Today’s post is going to be a fun one…for me anyway. Sometimes I get bogged down with all of the horrible pests and diseases that can affect the plants that we adore so much. Or I spend too much time researching GMOs and think about how horrible our industrialized food production model has become. But today, today is going to be great. I want to look at plant combinations for your containers. Oooo-la-la!
I’ve been putting together annual plant combinations for years and it never gets boring. They are so delightful and brimming with excitement. To see a full grown container after it has filled in is a work of art. Of course, many of these combinations are easily duplicated in the ground as well and there’s nothing that says that you can’t mix perennials in too. In fact, if you have extra perennials from dividing them, stick a few in the pot and see what happens…you’re sure to be delighted!
In this container, I’ve used Persian Shield (the tall purple guy in the middle) with two different types of Calibrachoa (Million Bells). I love that these plant combinations all focus attention back on the Persian Shield. The yellow Calibrachoa is just enough to offset the magenta blooms of the more prostrate Calibrachoa.
This container uses purple fountain grass, magenta Calibrachoa and white Bacopa. The Calibrachoa and Bacopa fought it out for most of the season…if they are cut back periodically, they’ll give you a full season of blooms.
Pink and purple Angelonia are highlighted by lavender and white Bacopa. I didn’t design this combo but isn’t it beautiful?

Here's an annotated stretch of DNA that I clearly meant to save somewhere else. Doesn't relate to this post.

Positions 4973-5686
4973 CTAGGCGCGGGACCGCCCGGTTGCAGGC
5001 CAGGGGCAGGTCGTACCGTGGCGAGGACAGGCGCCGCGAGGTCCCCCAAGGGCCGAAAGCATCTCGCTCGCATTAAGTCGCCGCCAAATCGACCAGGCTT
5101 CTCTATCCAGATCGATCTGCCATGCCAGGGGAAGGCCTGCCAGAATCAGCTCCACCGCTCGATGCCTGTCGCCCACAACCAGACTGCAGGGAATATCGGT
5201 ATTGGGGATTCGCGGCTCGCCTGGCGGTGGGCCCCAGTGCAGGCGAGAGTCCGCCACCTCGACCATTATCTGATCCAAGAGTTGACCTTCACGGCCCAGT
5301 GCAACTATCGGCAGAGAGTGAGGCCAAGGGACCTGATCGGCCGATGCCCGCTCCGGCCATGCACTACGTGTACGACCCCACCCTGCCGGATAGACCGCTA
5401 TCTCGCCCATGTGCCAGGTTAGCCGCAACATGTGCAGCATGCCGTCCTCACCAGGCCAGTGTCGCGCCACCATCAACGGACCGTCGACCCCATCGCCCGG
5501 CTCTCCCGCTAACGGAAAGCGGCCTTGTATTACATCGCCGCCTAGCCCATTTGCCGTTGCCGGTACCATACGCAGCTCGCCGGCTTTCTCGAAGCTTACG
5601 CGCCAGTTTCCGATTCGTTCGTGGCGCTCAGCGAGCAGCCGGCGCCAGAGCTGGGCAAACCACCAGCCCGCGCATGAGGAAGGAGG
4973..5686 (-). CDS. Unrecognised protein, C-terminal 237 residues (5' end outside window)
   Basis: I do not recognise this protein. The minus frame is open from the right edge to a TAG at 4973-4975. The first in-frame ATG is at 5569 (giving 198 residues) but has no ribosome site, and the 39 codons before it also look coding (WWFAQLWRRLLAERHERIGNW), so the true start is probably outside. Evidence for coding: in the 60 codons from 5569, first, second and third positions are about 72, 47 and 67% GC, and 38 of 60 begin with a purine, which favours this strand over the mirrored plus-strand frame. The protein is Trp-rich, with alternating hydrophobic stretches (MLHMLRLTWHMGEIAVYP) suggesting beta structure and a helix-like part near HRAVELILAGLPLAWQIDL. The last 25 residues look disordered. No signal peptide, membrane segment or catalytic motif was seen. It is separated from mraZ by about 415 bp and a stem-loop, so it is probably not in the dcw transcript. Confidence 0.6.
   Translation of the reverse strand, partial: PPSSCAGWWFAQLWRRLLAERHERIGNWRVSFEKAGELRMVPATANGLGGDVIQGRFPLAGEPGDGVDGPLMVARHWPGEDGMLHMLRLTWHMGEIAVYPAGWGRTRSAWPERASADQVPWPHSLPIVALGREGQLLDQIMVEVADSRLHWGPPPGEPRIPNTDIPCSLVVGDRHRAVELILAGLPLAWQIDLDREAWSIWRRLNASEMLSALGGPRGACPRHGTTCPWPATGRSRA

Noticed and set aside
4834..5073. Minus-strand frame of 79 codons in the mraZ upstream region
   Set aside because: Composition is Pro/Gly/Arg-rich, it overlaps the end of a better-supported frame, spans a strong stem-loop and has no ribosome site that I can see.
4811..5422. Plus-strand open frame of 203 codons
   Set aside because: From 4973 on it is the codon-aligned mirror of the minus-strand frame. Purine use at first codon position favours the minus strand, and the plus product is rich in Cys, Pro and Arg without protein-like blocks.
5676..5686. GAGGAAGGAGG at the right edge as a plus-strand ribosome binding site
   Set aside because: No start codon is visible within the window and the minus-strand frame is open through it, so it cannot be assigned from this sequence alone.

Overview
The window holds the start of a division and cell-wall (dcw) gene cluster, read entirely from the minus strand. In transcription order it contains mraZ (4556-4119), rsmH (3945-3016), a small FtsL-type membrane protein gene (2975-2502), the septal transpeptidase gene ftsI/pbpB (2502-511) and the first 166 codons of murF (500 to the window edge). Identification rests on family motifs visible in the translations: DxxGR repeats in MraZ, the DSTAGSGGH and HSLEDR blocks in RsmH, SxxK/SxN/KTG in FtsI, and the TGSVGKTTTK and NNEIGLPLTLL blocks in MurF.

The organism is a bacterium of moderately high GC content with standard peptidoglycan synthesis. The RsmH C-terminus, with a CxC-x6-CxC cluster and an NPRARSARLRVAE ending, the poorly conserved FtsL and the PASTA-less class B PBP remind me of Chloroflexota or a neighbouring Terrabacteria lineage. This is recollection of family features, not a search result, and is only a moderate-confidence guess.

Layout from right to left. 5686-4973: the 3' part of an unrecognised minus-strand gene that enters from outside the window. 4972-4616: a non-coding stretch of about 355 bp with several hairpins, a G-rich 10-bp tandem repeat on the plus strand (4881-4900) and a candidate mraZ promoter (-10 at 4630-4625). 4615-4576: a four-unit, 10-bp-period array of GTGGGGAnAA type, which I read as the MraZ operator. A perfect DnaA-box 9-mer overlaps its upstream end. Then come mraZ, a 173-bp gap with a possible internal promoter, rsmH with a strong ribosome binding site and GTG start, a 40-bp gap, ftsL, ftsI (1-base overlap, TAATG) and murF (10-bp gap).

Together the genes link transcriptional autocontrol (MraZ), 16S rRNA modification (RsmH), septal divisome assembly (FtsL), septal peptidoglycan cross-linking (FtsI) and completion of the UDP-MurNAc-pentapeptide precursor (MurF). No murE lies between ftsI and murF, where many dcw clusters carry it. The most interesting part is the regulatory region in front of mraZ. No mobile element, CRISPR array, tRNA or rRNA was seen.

Pennisetum ‘Rubrum’ in the center is accented by yellow Rudbeckia hirta ‘Becky’ and Ageratum ‘Blue Danube’. Who says that parking lot islands can’t be attractive?
Purple coleus and sweet potato vine are offset by pink and white petunias and purple Angelonia. I think this is a gorgeous combination.
This planting ended up being a free-for-all and I decided to include it to show you how aggressive sweet potato vine is in case you didn’t know. Those little red flowers are impatiens and they were crowded out by the sweet potato vine. A little more maintenance keeping the sweet potato vine in check would have gone a long way with this plant combination.
So what are your favorite plant combinations for containers or your borders? Leave me a comment below or e-mail me to let me know. I’d love to post your pictures for other Mid-Atlantic Gardening readers…don’t be shy! Send them in! If you enjoy being part of the Mid-Atlantic Gardening community, join our e-mail list (upper right hand corner of this page), become a fan on Facebook and follow me at Twitter. Happy gardening!